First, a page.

The rows over the event rumbled on with a great deal of band-wagon jumping by local politicians, community leaders and ‘activists’. A sound absorbing wall was promised and other environmental issues were declared as having been addressed. The promoters apparently offered free tickets to the locals and other incentives were suggested, some accepted, some rejected. Cadillac were persuaded to be the title sponsor and the United States Mint got in on the act announcing that the Golden Dollar would be the Official Coin of the Cadillac Grand Prix. Whatever anyone said as 2002 rolled by the tarmac was laid in the stadium car park and the track gradually took shape.
So in July 2002 the ALMS circus assembled in the shadow of the RFK Memorial Stadium, along with the Speedvision World Challenge, Trans-Am and a celebrity support race, this felt like a proper motorsport event. The track, sinuous and short – 1.7 miles – was wide with passing opportunities and it would be possible to race even in these confines. July is not the optimal time to enjoy the banks of the Potomac, or the District of Columbia, being both hot and humid, no wonder everyone was so grumpy.
Thirty-two cars would line up on the grid and it was clear, that barring unforeseen incidents, victory would be a contest between the two factory Audis and the lead Panoz, the latter now in a revamped EVO 2002 form. Embracing the patriotic spirit in the post 9-11 USA, the livery was composed of Stars and Stripes, and titled ‘Spirit of America’.
The Cadillac team were a vast improvement on their 2001 effort but in the background the long-term viability of the project was in doubt as GM management were starting to grasp the realities of engaging in a technological and budgetary war with Audi.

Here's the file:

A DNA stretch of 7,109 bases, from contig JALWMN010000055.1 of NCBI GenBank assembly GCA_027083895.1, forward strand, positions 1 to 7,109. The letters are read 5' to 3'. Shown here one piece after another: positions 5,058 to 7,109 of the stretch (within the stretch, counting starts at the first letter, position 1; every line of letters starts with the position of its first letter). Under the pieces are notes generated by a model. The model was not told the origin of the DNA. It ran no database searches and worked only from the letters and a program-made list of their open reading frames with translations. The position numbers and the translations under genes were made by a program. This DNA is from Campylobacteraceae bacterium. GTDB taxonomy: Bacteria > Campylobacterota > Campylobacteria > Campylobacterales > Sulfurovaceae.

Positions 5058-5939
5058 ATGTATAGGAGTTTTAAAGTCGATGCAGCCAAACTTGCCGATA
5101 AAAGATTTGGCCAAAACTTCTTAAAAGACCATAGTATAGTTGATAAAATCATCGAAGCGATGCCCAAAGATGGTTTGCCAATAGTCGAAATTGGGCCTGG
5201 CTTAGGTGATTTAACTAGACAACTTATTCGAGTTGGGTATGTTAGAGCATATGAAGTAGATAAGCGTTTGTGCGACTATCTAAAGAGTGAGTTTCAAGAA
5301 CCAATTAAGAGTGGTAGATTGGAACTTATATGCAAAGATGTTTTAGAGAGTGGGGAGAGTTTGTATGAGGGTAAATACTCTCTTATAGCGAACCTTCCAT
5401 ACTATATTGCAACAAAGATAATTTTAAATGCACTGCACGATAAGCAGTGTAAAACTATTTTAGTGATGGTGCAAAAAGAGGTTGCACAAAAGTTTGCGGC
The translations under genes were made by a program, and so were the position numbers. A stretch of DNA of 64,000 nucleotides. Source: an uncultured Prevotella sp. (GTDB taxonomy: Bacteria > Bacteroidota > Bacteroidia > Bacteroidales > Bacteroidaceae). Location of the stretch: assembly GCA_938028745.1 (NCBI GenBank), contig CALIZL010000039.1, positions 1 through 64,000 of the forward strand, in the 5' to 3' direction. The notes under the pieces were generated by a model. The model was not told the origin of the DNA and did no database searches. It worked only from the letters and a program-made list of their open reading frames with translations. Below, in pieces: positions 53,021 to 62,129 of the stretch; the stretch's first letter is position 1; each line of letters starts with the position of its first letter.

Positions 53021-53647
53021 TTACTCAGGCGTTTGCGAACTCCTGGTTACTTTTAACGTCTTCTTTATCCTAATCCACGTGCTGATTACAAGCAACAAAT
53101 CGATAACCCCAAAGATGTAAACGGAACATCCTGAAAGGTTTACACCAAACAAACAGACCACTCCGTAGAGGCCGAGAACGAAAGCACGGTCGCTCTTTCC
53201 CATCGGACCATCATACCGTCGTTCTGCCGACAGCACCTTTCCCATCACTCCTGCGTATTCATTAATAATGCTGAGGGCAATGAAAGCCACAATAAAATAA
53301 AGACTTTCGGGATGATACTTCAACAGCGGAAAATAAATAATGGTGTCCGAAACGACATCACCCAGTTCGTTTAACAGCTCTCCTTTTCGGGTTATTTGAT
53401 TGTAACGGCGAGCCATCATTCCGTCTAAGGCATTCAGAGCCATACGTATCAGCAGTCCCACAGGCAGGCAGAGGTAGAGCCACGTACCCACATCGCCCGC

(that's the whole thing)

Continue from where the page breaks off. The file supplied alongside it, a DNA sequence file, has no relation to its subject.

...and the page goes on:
Corvette was a happier GM ship, successive GTS wins at Le Mans will do that for a team. This project made more sense in achieving the marketing, brand building and fan satisfaction aims of Corvette than Cadillac’s venture into Prototype Land.
In GTS the Vettes had some serious opposition in the shape of the Olive Garden Racing Ferrari 550 Maranello, they could not afford to relax their efforts.
The GT class was an almost exclusively Porsche affair, as BMW had packed up their E46 M3 GTR campaign in response to rules on homologation being changed without notice by the ACO. The ALMS were furious, they had not been consulted, and this destroyed competition in the class and also hit revenues substantially. The BMWs ended up at the 24 Hour races at Nürburgring and Spa in the following years. So a solitary Bimmer was on hand to potentially disrupt the Porsche Parade – it did not.
One major difference that the DC race had over the other expeditions into Oval Land was spectators, and in numbers. So when the Audis blasted off at the start there were plenty on site to witness the enthralling contest between them and the Panoz. Post race claims of 70,000 attendees over the three days were perhaps true, certainly it was busy. Maybe for a while the ALMS thought it had enjoyed its “Garlic Bread” moment, post event criticisms would cause any such feelings to evaporate.
The adjacent Stadium-Armory Washington Metro station no doubt contributed to this popularity, not that I got to experience it personally. The top notch photographer, world class pfaffer and local resident, Regis Lefebure, generously provided a chauffeur service during my stay in his nation’s capital. His technique behind the wheel was certainly different, probably more suited to the roads in the proximity of the Tiber or the Yangtze than the Potomac.